Researchers at RCSI and Trinity College Dublin have revealed insights into how the body clock controls the inflammatory response, which may open up new therapeutic options to treat excess inflammation in conditions such as asthma, arthritis and cardiovascular disease.
By understanding how the body clock controls the inflammatory response, we may be able to target these conditions at certain times of the day to have the most benefit. These findings may also shed light on why individuals who experience body clock disruption such as shift workers are more susceptible to these inflammatory conditions.
The body clock, the timing mechanism in each cell in the body, allows the body to anticipate and respond to the 24-hour external environment. Inflammation is normally a protective process that enables the body to clear infection or damage, however if left unchecked can lead to disease. The new study, led by researchers at Dr Annie Curtis’s Lab at RCSI (Royal College of Surgeons in Ireland) in partnership with Prof. Luke O’Neill’s Lab at Trinity College Dublin, is published in the Proceedings of the National Academy of Sciences (PNAS), a leading international multidisciplinary scientific journal.
Dr Annie Curtis, Research Lecturer in the Department of Molecular and Cellular Therapeutics at RCSI and senior author, explained that: “Macrophages are key immune cells in our bodies which produce this inflammatory response when we are injured or ill. What has become clear in recent years is that these cells react differently depending on the time of day that they face an infection or damage, or when we disrupt the body clock within these cells.”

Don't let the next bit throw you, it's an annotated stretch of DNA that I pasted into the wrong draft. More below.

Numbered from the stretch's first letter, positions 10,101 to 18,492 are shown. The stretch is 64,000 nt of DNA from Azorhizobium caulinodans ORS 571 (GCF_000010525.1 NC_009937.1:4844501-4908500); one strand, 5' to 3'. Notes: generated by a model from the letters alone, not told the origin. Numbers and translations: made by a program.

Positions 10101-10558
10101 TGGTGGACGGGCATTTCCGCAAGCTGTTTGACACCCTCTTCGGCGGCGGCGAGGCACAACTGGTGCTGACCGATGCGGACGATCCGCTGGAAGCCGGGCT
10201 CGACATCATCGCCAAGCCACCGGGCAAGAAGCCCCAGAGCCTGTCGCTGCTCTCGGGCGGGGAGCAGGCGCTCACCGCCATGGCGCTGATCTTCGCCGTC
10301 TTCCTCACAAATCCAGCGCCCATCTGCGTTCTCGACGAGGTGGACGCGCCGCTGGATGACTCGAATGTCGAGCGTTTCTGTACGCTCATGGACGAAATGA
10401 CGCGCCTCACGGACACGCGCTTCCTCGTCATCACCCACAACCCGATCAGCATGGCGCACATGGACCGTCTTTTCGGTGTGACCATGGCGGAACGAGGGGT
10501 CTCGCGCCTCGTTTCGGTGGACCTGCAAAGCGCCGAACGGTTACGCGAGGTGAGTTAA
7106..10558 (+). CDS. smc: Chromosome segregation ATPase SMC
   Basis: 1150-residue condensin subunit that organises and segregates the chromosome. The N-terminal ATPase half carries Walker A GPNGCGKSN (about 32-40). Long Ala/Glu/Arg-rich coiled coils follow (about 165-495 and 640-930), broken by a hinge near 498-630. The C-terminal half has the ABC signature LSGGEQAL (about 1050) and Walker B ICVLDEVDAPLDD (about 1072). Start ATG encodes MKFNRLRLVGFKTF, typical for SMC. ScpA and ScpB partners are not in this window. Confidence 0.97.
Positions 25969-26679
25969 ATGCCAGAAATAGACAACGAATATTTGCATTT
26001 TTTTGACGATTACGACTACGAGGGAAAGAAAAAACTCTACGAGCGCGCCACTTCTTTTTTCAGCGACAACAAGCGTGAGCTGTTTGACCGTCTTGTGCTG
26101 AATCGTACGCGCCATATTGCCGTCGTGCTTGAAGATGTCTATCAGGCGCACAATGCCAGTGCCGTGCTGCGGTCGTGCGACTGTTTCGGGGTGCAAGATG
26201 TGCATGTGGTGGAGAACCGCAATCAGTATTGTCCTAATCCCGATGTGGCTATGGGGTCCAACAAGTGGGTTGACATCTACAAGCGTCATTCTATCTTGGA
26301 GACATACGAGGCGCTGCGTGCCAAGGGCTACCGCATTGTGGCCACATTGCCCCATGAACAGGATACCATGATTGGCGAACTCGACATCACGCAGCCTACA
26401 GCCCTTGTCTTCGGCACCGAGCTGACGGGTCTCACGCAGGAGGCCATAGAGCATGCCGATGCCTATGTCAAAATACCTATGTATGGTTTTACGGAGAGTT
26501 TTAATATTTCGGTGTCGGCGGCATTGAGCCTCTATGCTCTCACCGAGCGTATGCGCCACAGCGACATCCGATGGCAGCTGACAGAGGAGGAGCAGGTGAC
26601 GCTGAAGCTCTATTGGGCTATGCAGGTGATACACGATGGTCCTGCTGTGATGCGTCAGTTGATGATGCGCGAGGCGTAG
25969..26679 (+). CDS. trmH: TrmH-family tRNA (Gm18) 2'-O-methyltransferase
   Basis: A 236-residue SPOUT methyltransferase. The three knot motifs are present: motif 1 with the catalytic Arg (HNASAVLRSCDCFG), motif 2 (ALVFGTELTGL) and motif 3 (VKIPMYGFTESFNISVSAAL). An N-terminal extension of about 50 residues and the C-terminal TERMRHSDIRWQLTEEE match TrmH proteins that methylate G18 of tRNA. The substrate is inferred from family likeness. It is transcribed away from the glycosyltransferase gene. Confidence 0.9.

Dr Jamie Early, first author on the study, said: “We have made a number of discoveries into the impact of the body clock in macrophages on inflammatory diseases such as asthma and multiple sclerosis. However, the underlying molecular mechanisms by which the body clock precisely controls the inflammatory response were still unclear. Our study shows that the central clock protein, BMAL1 regulates levels of the antioxidant response protein NRF2 to control a key inflammatory molecule called IL-1? from macrophages.
“The findings although at a preliminary stage, offers new insights into the behaviour of inflammatory conditions such as arthritis and cardiovascular disease which are known to be altered by the body clock,” added Dr Early.
Funded by Science Foundation Ireland, the research was undertaken in collaboration between RCSI, Trinity College Dublin and the Broad Institute in Boston, USA.
The paper, ‘The Circadian Clock Protein BMAL1 Regulates IL-1β in Macrophages via NRF2’, is published in PNAS and can be read here.
RCSI is ranked among the top 250 (top 2%) of universities worldwide in the Times Higher Education World University Rankings (2018) and its research is ranked first in Ireland for citations. It is an international not-for-profit health sciences institution, with its headquarters in Dublin, focused on education and research to drive improvements in human health worldwide. RCSI is a signatory of the Athena SWAN Charter.
RCSI Royal College of Surgeons in Ireland